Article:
Today, we’re tackling another one of Kaser’s all-time FAQs: “how much will it cost to blast and powder coat my car’s wheels?”
The short answer is, “it depends.”
While I’m more than happy to give a quote over the phone or email, there are 3 questions I will need answers to first:
Question 1: Are the wheels steel, or are they aluminum?
The answer to this determines what kind of blast medium we’ll have to use. Steel wheels are blasted with steel grit, and aluminum wheels are blasted with crushed glass. As you might imagine, steel grit is harsher and more abrasive than crushed glass, often speeding up the blasting process significantly.
Question 2: What condition are the wheels in? Raw? Rusty? Painted? Powder coated?
If the wheels are raw, or even rusty, no problem: blasting will be quick, painless, and cheap. If they’re powder coated, it’s a different story. We love powder coating for its durability – right up to the point when we need to blast old powder coating off of something, at which time its durability becomes a problem. This is particularly true if the wheel is powder coated aluminum: it’s going to take the crushed glass a LONG time to work its way through the powder coating, and down to the bare metal. This adds time and cost to the project.
It’s worth noting that occasionally, wheels that appear raw actually have clear powder coating on them. Even if you can’t technically see the power coating, it still needs to come off.
In short, blasting is where the big disparity in cost happens. Once we get the wheels blasted, the type and condition of the substrate stops having as much of an impact on the powder coating price.
Question 3: Are the wheels polished or plated with anything?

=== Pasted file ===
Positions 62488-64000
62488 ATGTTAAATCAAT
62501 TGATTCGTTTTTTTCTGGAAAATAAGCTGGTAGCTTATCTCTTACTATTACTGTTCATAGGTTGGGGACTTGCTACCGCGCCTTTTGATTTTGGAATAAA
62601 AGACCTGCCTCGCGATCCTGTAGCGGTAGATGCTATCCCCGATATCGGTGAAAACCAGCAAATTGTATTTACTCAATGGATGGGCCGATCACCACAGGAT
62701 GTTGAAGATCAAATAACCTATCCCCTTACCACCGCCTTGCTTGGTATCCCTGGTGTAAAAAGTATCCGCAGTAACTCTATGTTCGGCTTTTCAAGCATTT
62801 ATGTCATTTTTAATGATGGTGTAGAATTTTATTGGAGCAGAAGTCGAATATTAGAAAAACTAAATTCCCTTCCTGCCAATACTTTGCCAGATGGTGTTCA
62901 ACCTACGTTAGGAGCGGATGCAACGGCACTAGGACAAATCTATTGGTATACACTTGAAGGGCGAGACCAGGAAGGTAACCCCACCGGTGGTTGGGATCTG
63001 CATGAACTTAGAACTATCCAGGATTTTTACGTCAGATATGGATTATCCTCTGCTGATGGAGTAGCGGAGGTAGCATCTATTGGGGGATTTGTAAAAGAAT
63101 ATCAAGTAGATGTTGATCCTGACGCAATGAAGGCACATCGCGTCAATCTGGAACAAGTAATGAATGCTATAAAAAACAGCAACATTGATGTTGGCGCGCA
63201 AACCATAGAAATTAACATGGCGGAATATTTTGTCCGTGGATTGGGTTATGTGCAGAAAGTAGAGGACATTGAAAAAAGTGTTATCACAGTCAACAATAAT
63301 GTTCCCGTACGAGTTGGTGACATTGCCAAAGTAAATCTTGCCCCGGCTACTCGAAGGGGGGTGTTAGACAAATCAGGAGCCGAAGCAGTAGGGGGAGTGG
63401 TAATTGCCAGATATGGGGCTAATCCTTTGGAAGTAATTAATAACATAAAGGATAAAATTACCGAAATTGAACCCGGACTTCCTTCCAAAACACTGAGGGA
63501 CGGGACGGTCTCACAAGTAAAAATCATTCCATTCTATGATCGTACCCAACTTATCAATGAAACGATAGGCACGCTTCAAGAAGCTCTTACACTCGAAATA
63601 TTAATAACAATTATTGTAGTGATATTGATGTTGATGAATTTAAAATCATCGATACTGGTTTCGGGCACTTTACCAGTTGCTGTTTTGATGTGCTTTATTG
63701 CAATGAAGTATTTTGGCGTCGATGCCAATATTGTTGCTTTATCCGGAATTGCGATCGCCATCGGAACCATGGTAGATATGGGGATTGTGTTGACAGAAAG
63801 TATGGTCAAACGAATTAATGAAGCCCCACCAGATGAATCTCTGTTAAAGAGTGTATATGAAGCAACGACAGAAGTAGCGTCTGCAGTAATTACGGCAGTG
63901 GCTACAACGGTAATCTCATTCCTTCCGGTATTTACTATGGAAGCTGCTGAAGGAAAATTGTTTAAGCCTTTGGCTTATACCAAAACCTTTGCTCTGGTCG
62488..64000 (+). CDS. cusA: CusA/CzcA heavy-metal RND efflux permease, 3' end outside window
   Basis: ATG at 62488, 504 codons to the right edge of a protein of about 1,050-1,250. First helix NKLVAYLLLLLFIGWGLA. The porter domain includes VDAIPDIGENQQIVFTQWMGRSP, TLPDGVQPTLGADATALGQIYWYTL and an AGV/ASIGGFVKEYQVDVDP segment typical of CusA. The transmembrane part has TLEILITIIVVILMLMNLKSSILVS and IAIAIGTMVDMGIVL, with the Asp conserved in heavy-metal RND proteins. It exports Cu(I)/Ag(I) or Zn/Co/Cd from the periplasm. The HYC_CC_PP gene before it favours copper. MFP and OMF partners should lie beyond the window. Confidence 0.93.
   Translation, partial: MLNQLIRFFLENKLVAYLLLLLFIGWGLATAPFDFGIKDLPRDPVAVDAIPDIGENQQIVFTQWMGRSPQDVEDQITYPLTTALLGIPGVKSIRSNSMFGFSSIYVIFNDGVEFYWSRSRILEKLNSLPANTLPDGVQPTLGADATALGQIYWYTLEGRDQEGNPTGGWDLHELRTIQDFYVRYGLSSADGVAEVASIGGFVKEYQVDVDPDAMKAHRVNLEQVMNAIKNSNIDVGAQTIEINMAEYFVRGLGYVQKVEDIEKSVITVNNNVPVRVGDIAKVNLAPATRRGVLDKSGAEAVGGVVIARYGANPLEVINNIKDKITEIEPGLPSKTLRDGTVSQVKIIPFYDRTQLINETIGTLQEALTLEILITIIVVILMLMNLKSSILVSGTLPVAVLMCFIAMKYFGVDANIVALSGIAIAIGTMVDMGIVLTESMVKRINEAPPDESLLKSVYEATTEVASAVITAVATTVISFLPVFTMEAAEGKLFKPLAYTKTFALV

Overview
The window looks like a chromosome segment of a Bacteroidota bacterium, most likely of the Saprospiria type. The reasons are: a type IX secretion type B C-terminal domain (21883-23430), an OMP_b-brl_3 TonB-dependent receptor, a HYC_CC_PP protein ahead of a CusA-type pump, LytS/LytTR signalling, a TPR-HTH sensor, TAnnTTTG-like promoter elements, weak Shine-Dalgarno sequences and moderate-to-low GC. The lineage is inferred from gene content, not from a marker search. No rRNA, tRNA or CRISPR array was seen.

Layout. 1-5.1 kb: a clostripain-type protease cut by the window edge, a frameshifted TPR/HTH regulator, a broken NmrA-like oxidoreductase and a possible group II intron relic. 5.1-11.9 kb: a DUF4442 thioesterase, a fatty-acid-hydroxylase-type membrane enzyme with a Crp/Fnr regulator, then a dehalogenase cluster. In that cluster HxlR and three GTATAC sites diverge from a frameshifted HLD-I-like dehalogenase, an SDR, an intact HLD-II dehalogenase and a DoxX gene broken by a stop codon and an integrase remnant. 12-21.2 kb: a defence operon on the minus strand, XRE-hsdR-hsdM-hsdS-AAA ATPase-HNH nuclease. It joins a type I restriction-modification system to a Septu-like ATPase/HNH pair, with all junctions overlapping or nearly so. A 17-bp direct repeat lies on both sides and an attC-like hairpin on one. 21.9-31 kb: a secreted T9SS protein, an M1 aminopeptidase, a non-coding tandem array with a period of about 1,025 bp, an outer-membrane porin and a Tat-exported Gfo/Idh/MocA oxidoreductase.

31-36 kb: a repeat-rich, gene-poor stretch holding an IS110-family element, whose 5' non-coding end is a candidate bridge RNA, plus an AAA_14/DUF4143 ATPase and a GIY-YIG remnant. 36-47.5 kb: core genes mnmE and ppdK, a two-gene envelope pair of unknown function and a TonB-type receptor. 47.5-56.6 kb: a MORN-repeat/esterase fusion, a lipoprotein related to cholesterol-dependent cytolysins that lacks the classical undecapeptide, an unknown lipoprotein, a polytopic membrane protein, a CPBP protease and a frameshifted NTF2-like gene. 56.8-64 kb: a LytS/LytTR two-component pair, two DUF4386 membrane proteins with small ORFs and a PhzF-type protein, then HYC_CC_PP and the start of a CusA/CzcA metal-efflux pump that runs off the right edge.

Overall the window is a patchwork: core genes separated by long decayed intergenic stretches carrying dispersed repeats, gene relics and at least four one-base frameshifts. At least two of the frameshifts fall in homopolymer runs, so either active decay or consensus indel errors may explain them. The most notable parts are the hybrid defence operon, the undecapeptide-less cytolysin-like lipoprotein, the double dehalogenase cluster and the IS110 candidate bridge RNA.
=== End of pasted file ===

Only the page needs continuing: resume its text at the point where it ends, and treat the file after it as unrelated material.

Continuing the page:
Most of the time, when we see polished wheels, they’re aluminum. Polish is no big deal – the blast medium can handle polish pretty efficiently.
Plating, however, is a different story. If your steel wheels are chrome plated, I’m likely going to tell you that we can’t help you. Plating is difficult – if not impossible – to blast, and if we don’t get all the plating off before coating, the coated surface will look patchy and awful. On the other hand, if we apply powder coating directly over the metal plating, every rock that hits your wheel is going to leave a chip. For the amount of time and money you’ll sink into blasting and coating a plated wheel, you might as well buy yourself some new wheels.
As you might imagine, all of this can be very difficult to diagnose over the phone. Customers (understandably) don’t always know whether they’re looking at steel or aluminum. They can’t always tell whether the sheen is polish or clear powder coating. It can be difficult to determine whether there’s metal plating. It’s always a bit awkward when I quote a price for steel wheels, and they wind up being aluminum – either I have to call the customer with a revised quote, or take the loss, neither of which is ideal.
In an effort to help avoid these awkward scenarios, I plan to be more proactive about educating Kaser’s social media following on the difference between steel and aluminum, how to tell what kind of wheel you’re looking at, and what to expect out of the wheel-restoring process. If you have any questions you’d like me to address, please leave them in the comments.